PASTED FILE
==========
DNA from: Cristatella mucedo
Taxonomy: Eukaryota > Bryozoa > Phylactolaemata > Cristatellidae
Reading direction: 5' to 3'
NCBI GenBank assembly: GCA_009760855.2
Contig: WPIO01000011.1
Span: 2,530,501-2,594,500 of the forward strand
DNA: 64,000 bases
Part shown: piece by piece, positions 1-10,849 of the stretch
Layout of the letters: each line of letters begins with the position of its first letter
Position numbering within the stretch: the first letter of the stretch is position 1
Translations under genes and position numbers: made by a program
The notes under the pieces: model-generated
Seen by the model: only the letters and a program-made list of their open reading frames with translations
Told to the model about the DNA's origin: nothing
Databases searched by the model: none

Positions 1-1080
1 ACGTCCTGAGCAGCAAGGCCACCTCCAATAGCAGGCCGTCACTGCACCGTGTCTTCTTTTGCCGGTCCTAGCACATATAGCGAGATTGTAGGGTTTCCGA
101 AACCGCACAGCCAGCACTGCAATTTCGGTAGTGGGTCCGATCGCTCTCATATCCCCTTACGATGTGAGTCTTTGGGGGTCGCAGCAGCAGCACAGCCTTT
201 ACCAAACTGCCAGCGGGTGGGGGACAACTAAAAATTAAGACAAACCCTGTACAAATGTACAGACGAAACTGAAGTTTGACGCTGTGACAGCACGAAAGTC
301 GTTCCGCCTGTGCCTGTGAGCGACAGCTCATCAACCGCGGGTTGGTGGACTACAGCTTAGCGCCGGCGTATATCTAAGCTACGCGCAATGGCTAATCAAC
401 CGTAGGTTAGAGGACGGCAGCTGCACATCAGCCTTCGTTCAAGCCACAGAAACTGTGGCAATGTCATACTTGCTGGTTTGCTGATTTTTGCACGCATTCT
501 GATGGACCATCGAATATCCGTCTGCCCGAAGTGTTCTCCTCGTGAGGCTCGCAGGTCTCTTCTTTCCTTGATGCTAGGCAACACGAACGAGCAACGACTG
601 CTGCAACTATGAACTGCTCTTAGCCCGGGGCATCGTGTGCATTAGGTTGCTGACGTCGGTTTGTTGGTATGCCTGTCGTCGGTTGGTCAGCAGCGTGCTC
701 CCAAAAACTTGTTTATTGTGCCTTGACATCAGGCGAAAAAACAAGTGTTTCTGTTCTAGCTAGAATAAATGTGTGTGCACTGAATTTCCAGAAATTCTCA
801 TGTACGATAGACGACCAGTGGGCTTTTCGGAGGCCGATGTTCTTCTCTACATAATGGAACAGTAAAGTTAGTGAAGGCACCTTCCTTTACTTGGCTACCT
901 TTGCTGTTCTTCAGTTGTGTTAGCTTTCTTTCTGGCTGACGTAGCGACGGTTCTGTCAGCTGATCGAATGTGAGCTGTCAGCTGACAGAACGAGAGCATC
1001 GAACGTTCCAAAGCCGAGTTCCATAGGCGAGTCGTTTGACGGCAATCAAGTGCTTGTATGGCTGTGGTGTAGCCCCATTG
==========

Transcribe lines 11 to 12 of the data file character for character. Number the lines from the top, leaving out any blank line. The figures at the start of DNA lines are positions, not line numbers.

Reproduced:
Translations under genes and position numbers: made by a program
The notes under the pieces: model-generated